- 3 sprigs of Fresh Thyme, or ½ tsp Dried Thyme
- 1 ½ cups Water, or Vegan Chicken Stock
- ½ cup Coconut Milk, full fat
- 1 Scotch Bonnet Pepper, or ¼ tsp Cayenne Pepper
- 1 tsp Salt, plus more if needed
Begin by cutting the chayote squash down the middle lengthwise then remove the core (seed). Next, peel the skin from both halves of the Chayote and chop into 1” cubes and set aside.
Heat the oil in a large saucepan over medium heat. Once the oil is hot, add the bell pepper and onion and saute for 2 minutes until the onion is translucent. Add the curry powder and stir (toast) until nice and fragrant; about 1 minute. Add the garlic, ginger and thyme and saute for an additional minute.
Add the chayote squash and stir to coat with the curry seasoning. Slowly add the water and coconut milk, stirring as you go then season with salt (add the cayenne pepper at this time if using). Give the mixture another stir then nestle the scotch bonnet pepper on top.
Bring the mixture to a boil then reduce the heat to low and simmer for 20 minutes or until the chayote squash is tender.
Remove the lid, and take out the scotch bonnet pepper then turn the heat up to medium-high and allow the liquid to reduce by half for an additional 10 minutes. Turn off the heat and adjust seasonings if necessary.
Serve with plain rice or crusty bread.
Chayote Curry Recipe
- 4 Chayote Squash (medium)
- 1 Tbsp Canola Oil
- ¼ Cup Bell Pepper (chopped)
- ½ Cup Yellow Onion (chopped)
- 2 Tbsp Jamaican Curry Powder
- 3 Garlic Cloves (minced)
- ½ Tsp Ginger (minced or grated)
- 3 Sprigs of Fresh Thyme (or ½ Tsp Dried Thyme)
- 1 ½ Cups Water (or Vegan Chicken Stock)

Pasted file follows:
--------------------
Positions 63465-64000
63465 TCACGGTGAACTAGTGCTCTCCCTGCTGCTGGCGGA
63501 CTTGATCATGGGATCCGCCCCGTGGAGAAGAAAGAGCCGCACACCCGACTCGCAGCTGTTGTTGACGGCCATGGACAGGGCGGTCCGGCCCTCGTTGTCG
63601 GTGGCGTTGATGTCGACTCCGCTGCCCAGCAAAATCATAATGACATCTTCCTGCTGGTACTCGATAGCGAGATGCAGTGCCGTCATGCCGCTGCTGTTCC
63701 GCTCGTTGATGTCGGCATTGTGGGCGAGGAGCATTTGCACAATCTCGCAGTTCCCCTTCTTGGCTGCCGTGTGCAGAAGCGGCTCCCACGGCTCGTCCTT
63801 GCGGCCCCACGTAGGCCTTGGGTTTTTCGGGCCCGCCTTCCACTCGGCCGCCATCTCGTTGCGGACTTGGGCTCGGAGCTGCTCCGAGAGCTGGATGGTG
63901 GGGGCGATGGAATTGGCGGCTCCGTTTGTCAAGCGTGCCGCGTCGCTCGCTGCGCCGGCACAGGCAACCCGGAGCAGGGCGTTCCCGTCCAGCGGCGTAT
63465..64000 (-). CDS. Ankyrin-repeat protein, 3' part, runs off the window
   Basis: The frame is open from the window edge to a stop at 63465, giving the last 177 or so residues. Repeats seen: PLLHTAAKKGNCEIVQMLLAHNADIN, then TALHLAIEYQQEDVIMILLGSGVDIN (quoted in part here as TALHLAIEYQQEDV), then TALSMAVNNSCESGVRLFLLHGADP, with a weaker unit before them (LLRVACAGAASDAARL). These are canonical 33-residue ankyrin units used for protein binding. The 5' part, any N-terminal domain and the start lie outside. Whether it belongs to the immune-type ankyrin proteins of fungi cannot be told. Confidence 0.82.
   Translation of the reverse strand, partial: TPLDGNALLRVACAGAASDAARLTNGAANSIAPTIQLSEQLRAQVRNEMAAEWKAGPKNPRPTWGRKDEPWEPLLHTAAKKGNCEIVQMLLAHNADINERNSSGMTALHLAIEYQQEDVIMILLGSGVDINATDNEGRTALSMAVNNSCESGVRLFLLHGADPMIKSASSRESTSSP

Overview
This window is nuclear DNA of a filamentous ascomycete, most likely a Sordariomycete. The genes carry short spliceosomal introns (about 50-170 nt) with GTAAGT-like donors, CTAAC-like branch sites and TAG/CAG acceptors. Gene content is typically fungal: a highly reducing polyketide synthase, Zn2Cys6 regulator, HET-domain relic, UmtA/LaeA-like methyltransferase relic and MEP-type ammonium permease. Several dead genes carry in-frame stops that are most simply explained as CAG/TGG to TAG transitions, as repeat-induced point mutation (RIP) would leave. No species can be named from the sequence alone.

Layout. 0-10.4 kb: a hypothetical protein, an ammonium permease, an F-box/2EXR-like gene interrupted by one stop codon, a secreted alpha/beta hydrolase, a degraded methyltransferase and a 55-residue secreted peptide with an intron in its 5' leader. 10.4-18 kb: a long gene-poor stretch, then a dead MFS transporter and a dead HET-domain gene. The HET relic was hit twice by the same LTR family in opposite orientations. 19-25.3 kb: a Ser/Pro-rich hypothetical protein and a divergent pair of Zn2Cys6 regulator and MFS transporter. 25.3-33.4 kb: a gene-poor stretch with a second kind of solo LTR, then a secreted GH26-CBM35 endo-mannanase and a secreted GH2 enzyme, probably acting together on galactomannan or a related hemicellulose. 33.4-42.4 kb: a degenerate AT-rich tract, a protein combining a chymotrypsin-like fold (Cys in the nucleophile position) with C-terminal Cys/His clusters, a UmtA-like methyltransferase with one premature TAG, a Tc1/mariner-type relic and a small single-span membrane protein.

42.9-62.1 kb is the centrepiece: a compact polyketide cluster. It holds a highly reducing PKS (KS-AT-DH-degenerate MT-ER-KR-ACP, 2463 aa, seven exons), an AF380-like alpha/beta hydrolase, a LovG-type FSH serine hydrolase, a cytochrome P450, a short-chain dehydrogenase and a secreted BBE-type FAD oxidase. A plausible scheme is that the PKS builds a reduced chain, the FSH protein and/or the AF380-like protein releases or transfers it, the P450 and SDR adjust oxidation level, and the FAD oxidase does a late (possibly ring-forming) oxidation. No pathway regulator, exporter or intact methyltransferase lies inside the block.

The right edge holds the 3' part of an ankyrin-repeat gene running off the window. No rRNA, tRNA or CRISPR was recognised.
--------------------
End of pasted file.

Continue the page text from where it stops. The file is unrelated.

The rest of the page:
- ½ Cup Coconut Milk (full-fat)
- 1 Scotch Bonnet Pepper (or ¼ tsp Cayenne Pepper)
- 1 Tsp Salt (plus more to taste)
- Begin by cutting the chayote squash down the middle lengthwise then remove the core (seed). Next peel the skin from both halves of the Chayote and chop into 1” cubes and set aside.
- Heat the oil in a large saucepan over medium heat. Once the oil is hot, add the bell pepper and onion and saute for 2 minutes until the onion is translucent. Add the curry powder and stir (toast) until nice and fragrant; about 1 minute. Add the garlic, ginger and thyme and saute for an additional minute.
- Add the chayote squash and stir to coat with the curry seasoning. Slowly add the water and coconut milk, stirring as you go then season with salt (add the cayenne pepper at this time if using). Give the mixture another stir then nestle the scotch bonnet pepper on top.
- Bring the mixture to a boil then reduce the heat to low and simmer for 20 minutes or until the chayote squash is tender. Remove the lid, and take out the scotch bonnet pepper then turn the heat up to medium high and allow the liquid to reduce by half for an additional 10 minutes. Turn off the heat and adjust seasonings if necessary. Serve with plain rice or crusty bread.